Dec 7th, 2012 | Why Nobody Messes With Mike O’Brien
by Samuel Perley
Known for his relentless toughness and fierce competitive qualities, it’s no wonder the Copperheads Craig Rosecrans used the culturally popular villain from Rocky IV to describe teammate, defenseman Mike O’Brien. “Mike is a dude you don’t want to see down a dark alley,” says Rosecrans. “He’s a savage. A tenacious defender. One of the most physical players I’ve ever come across,” teammate Thomas Langan chipped in. And yet similar to his fictional Soviet counterpart, outside of the lacrosse arena O’Brien is a “soft-spoken, responsible and respectful person” says head coach Tom Ryan. The careful balance between intense, fearless competitor on the field and laidback, mildly reserved human being off the field is likely what makes the dynamic O’Brien not only a phenomenal lacrosse player but an intriguing and captivating member of the Charlotte Copperheads organization.
Raised in East Haven, CT, O’Brien got his start in organized sports playing hockey but got introduced to field lacrosse in eighth grade. While hockey was always his primary sport, his skills in lacrosse eventually developed to the point where he was being recruited by some top level lacrosse programs while attending The Gunnery School.
O’Brien chose to attend Hobart College in upstate New York which attracted him because of its “steeped lacrosse tradition, great facilities and academics.” Notably, Hobart College is Division III in all sports except lacrosse which has been in Division I since 2005, a testament to the level of excellence their program has established which includes sixteen national championships over Division II, Division III and USILA.
Hobart head lacrosse coach, T.W. Johnson, first saw O’Brien at a camp and was immediately impressed by not only his talent but also the quality of person he was. “We liked his toughness and ability. He was a strong, fast and physical player,” said Johnson. “We had great recommendations about Mike as somebody that was not only a great lacrosse player but also someone with high character,” he added.
Although he only played marginally during his freshman season, “Mike was always practicing as if he was a starter,” said Johnson. Although he was noticeably quiet, “people listened when he spoke and he certainly had the respect of the team,” Johnson added. But once he stepped over the lines on game day though, “he was a different person,” the head coach was quick to follow up with. When asked to best sum up coaching O’Brien during his four seasons in college, Johnson responded “I knew what I was getting out of [O’Brien] every single day. Not many players can do that. He was a great person to be around, a great leader and a special person.”
While at Hobart, O’Brien was a three year starter and started on a defense that was ranked 10th nationally during his sophomore season. He was also named team captain during his senior season and ranks fourth all-time on the Hobart career list for caused turnovers with 22.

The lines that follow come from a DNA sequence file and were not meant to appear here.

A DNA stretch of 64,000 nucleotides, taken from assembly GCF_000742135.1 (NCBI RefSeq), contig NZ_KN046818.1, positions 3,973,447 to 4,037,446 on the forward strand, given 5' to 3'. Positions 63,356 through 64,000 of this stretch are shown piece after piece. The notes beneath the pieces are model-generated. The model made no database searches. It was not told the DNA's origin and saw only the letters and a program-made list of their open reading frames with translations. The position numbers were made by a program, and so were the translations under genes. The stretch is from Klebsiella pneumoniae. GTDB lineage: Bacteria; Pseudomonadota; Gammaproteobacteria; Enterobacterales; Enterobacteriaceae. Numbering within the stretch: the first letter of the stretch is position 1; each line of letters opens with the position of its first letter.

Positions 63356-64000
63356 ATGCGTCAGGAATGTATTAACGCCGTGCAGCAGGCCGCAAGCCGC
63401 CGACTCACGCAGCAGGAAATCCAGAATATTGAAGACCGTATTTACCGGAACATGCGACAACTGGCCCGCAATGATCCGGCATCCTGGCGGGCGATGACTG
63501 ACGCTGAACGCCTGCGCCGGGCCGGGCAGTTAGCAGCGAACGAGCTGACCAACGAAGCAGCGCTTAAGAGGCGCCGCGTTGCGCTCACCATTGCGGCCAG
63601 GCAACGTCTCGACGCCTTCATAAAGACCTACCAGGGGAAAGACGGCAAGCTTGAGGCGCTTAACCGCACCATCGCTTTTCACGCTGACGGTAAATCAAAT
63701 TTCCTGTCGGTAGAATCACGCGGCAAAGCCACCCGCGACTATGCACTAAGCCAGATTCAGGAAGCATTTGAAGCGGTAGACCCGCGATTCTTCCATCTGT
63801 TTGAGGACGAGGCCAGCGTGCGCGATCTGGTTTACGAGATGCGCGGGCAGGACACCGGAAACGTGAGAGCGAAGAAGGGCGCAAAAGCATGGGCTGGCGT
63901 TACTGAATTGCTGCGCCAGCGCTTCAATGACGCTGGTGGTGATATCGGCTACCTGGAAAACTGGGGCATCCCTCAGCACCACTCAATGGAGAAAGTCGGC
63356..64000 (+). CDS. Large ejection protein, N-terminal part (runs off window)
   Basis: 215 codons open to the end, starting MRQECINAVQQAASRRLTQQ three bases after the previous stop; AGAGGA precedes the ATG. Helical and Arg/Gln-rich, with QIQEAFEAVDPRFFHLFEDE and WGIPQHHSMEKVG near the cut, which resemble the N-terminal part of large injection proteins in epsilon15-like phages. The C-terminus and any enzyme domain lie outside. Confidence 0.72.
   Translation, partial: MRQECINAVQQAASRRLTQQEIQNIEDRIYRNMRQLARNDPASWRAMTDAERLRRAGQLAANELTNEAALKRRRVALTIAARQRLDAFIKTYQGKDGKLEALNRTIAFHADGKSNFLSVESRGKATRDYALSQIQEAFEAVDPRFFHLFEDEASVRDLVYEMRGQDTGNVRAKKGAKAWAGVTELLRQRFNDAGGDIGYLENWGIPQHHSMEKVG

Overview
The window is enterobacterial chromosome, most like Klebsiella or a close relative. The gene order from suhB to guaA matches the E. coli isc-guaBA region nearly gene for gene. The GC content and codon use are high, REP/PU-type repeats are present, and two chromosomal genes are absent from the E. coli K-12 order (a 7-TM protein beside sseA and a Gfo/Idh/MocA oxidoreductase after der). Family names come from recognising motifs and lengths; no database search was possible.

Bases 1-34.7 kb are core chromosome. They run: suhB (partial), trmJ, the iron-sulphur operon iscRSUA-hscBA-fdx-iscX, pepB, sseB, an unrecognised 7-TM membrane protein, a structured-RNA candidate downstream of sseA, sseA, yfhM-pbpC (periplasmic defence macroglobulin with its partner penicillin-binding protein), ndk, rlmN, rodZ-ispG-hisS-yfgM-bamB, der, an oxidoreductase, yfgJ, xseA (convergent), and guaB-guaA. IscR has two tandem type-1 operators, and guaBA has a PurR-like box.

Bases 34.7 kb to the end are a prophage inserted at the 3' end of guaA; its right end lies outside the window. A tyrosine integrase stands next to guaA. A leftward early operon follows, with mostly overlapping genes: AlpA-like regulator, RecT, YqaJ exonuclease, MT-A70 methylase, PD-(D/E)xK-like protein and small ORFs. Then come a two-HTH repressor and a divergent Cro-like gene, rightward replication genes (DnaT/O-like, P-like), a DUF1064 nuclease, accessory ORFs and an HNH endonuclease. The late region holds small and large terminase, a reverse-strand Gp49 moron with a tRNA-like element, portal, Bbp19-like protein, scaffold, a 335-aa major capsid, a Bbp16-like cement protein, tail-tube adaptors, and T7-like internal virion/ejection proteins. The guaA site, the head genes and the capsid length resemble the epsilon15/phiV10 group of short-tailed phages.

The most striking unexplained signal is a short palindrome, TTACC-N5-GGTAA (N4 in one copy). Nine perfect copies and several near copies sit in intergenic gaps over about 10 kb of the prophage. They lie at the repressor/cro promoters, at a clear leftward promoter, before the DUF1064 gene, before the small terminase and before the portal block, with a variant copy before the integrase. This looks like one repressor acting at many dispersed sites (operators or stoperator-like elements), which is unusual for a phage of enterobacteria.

O’Brien got introduced to the box version of lacrosse through some Canadian teammates at Hobart and soon began playing for the Kitchener-Waterloo Braves in the highly competitive Canadian Junior A League during the summer of 2008 and 2009. One of these teammates was Evan Kirk, who now plays goaltender for the National Lacrosse League’s Minnesota Swarm. While with the Braves, O’Brien specialized as a transition specialist and on the penalty-killing unit. The defenseman was a two-time Junior A All-Star and recorded seventeen points in his two seasons in Kitchener, a major achievement for an American player playing in the top league of a predominantly Canadian sport.
After his two summer seasons playing box lacrosse in Canada, O’Brien admitted “life got in the way” the next couple years and he took some time off playing indoors during his summers away from Hobart. Upon graduating from Hobart in 2011 with a degree in Environmental Studies, O’Brien moved south to Newport News, VA where he worked at Hampton Roads Academy teaching 7th grade geography and 9th grade biology. O’Brien currently works there now as the assistant director of admission and school’s head lacrosse coach winning a State Championship in his first year.
Despite his best attempts to make it into the NLL, O’Brien came up short but was able to draw some attention at scouting combines when he heard about the creation of the PLL. One of O’Brien’s former coaches in Kitchener, Corey Hallman, was a former assistant coach under Copperheads coach Tom Ryan when he was head of the NLL’s Boston Blazers. “Hallman was able to speak on my behalf,” O’Brien said and he ultimately ended up landing a roster spot with the Copperheads.
As evidenced, his time in Charlotte has impressed a number of his new Copperheads teammates. “[O’Brien] is the kind of teammate you can always rely on to have your back on the floor. His work ethic and intensity on the field is second to none,” said teammate Brian Welch. “You can actually see opponents eye him up and move the ball. Dude is not to be messed with,” he added.
Recently, O’Brien’s tenacity and on-field intensity with the Charlotte Copperheads have caught the eye of the NLL’s Swarm and O’Brien spent the past weekend at their training camp in Minnesota where he impressed the team officials enough to warrant being invited back for the second round of training camp. “I am sure the Swarm has seen the same thing we saw all those years at Hobart,” said Johnson. “We are definitely rooting for him,” he added. Regardless of whether or not O’Brien ultimately ends up in the NLL, he has proven himself time and time again on and off the lacrosse field throughout his career that not only does he possess unparalleled intensity, relentless focus and outstanding work ethic as an athlete but he is as equally if not more defined by his well-respected character and integrity as a person.